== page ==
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12

The following is paraphrased from Andrew Whitley's excellent book Bread Matters Wheat leaven If you intend to use within 2 days, store the it at ambient temperature For 2-14 days, store it in the fridge. Optionally refresh it before use. For longer, refresh then freeze. Refresh again after thawing. Rye sourdough 0-3 days -- ambient temperature 3-30 ...


12

Most bakers refer to this as a starter and it is extremely easy to keep up. You will need a plastic bag or a jar to keep it in, a cup of warm water, and some flour. You can either grow some wild yeast or add a particular strain to the growth solution depending what you are trying to do with the yeast. Once you do that, just leave it someplace warm but not ...


11

You can, in theory, leave it out on the counter for longer to develop the same amount of fermentation. What you won't have is a very cold fermentation, which helps to develop the big holes in rustic breads that many people love. Temperature and fermentation are a tricky balance, and you should listen to an expert like the author. Also the overnight ...


10

If the starter is "bubbling nicely" then you may be already there. Bread rises because the CO2 produced by the yeast is trapped by the protein in the dough. If you see bubbles then your starter is already producing the necessary CO2. A starter has so much water in it that the protein doesn't trap the gas- thus you see bubbles rise to the surface. If you ...


10

There isn't really a "test", per se, to tell if a bread is a "real sourdough" or not. Without getting overly technical, the tangy "sour" is created by a lactobacillus (bacteria) culture feeding on the byproducts of the yeast used to make the dough rise. The byproducts of the bacteria produce the lactic acids which give the resulting bread its sour taste. ...


10

There are three courses of action for producing sourdough with a bread machine: Use the bread machine just for mixing dough, then rise and bake it separately. This will produce the best result, defined as the best texture and strongest sourdough flavor. In this case, you get to monitor the progress of the sourdough as it is rising, which gives you better ...


10

I don't think you're doing anything wrong, I think the dough is just more slack than you're used to. As @Jay noted, it can take some practice to work with a wet dough. But once you do, you'll be rewarded with a much more open crumb and a better final product. In my experience, I've found wetter dough and higher oven temps = better artisan bread (in ...


10

Hydration numbers aren't that meaningful by themselves -- whether an 80% hydration level can produce a high-rising free-form loaf will depend on a lot on the types of flours or grains that are used. (Usually, 80% hydration is most appropriate for flatter or roughly shaped breads: ciabatta, focaccia, pizza dough, rustic baguettes, etc.) With the specific ...


9

I think your 'troubleshooter' and the desire to know what to do to get a different result ('more chew, or a flaky crust,etc) are definitely one in the same. You'll need to understand the basic chemistry of bread (and some critical techniques as well). Baking in general is more (not all) chemistry than normal cooking. If you throw too much of something in, ...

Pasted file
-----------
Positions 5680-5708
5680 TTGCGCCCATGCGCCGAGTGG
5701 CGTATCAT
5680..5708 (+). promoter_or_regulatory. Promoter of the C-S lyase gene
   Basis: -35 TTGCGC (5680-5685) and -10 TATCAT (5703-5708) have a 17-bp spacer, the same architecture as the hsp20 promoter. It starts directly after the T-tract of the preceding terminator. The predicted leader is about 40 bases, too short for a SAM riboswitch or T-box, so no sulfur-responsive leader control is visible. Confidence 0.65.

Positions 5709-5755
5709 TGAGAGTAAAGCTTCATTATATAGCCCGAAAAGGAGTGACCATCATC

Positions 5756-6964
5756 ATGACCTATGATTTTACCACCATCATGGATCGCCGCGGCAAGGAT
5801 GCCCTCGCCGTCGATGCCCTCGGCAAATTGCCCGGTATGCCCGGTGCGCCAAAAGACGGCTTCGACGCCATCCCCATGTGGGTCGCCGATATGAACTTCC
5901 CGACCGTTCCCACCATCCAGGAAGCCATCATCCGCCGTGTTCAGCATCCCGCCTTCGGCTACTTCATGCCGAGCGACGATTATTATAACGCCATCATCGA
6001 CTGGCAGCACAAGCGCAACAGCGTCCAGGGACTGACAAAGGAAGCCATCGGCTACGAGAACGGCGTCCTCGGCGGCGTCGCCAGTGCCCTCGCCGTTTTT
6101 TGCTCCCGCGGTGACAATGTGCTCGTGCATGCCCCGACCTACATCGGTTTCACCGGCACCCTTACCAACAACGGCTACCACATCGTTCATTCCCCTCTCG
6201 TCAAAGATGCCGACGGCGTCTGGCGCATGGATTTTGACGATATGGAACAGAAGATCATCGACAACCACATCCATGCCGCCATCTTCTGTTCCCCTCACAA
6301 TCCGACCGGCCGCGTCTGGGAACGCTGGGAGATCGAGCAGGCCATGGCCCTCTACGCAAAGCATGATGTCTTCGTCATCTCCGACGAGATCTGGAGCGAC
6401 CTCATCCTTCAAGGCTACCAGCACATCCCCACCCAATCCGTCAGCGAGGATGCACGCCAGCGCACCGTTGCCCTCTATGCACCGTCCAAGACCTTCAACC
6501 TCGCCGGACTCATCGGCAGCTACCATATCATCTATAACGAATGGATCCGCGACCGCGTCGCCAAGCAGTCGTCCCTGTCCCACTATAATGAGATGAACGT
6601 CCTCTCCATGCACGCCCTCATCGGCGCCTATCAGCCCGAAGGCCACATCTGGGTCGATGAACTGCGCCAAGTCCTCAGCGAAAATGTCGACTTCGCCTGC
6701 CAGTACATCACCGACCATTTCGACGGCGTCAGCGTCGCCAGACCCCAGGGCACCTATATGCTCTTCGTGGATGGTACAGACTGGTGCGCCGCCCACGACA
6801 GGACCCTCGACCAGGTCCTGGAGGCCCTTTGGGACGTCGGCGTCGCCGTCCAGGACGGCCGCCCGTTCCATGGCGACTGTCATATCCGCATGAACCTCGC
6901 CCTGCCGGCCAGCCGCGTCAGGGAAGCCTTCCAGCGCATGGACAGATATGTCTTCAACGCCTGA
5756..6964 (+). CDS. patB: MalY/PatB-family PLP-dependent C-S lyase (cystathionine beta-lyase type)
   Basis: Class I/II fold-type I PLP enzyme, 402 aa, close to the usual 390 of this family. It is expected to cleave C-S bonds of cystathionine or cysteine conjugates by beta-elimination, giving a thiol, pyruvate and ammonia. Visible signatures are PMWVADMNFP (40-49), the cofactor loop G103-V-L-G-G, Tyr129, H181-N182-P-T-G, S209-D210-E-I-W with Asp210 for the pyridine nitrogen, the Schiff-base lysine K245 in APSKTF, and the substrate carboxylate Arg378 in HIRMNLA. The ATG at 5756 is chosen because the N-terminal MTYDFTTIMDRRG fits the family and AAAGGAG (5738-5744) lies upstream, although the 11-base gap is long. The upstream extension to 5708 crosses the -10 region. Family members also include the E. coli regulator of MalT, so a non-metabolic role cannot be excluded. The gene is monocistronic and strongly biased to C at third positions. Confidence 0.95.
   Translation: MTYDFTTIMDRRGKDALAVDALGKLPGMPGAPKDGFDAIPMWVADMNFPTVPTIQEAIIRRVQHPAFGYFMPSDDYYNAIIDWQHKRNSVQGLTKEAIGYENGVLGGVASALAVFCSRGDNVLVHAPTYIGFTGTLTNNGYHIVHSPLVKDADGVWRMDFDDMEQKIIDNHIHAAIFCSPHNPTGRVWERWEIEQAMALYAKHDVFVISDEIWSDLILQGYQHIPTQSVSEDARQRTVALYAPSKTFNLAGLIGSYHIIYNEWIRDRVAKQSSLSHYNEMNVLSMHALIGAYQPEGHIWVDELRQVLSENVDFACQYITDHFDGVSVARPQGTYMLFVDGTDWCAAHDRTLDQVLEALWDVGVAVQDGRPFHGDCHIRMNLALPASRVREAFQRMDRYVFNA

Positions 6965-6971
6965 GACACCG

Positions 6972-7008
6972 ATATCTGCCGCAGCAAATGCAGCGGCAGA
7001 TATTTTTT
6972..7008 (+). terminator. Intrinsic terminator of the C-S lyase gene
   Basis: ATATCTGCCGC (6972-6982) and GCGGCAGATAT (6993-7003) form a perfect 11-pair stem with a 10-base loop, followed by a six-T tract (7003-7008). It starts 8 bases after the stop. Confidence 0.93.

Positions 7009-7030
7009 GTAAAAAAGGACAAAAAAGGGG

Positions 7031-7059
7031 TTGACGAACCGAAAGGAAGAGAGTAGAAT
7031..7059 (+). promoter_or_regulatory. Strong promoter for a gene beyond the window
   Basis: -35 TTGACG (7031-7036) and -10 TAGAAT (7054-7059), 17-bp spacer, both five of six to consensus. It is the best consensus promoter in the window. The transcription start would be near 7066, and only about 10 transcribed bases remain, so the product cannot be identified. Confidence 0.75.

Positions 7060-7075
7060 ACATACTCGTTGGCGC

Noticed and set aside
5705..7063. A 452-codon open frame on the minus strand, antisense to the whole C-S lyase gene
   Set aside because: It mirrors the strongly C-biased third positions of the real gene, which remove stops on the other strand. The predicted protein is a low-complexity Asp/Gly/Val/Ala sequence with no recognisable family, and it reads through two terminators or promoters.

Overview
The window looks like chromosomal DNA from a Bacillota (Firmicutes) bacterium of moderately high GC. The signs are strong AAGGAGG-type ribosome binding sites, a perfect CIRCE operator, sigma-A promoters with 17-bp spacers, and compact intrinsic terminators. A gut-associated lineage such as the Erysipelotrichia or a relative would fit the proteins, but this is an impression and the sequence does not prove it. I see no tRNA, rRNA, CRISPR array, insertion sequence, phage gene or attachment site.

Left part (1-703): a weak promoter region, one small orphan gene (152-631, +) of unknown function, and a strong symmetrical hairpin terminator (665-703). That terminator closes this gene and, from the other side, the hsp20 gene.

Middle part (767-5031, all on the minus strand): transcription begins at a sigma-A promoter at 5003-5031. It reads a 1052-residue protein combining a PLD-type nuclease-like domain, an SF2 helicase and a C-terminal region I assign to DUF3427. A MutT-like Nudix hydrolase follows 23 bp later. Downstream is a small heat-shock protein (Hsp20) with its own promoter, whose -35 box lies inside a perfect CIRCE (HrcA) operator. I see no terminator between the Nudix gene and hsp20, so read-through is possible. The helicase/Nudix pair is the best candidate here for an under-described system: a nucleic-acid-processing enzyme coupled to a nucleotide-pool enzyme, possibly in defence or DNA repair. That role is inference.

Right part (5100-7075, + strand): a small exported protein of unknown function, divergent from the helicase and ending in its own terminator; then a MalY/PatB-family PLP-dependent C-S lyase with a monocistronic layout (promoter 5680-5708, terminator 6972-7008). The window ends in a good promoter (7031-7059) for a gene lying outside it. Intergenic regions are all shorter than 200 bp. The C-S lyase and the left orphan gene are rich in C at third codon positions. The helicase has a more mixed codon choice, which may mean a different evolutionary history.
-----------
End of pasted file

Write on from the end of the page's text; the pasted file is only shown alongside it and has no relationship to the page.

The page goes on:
8

make waffles! that's what we do with ours, besides bread. sourdough waffles with syrup have this great sweet/sour balance going on that is really wonderful.


8

You might want to try a desem starter. Have a look at the desem primer, which is also linked on the Wikipedia page. Starter instructions are given toward the end. Common lore says that desem starter should never get above 65F, which sounds perfect for your situation. (It's actually fine if it gets warmer than that, though.) Traditional conditions for ...


7

Besides the obvious of actually using it to make bread products, you can store some for a rainy day (ie, something goes wrong with your starter), or to give away: smear it thinly on a sheet of parchment, wax paper, or aluminum foil. (you may need to add liquid and let it hydrate if yours is too stiff to spread) let dry crumble up store in an airtight ...


7

Some answers to your questions, based on my experience with wild sourdough starter in San Francisco: 70-80F is the ideal temperature range. Below that the yeast incubates very slowly; above it, the starter will tend to ferment alcoholically. Do not leave the starter in direct sun. UV light is a powerful sterilizing agent. An organic, cold-processed (i.e. ...


7

There are two schools of thought as to where wild yeast comes from for a sourdough starter. One is that is in the air, the other that it is present in flour. Having made a few starters myself and trying different methods, I am of the opinion that the latter is more likely. I have had just as much success with starters I have simply mixed and put in a sealed ...


7

Lactic acid bacteria reproduce more rapidly in a wet culture and acetic acid bacteria produce more rapidly in a dry culture, so the hydration will change the flavor of your bread by controlling which organisms it is most favorable to. Beyond that, wet starters usually rise faster and dry starters rise slower, so people often use dryer cultures if they know ...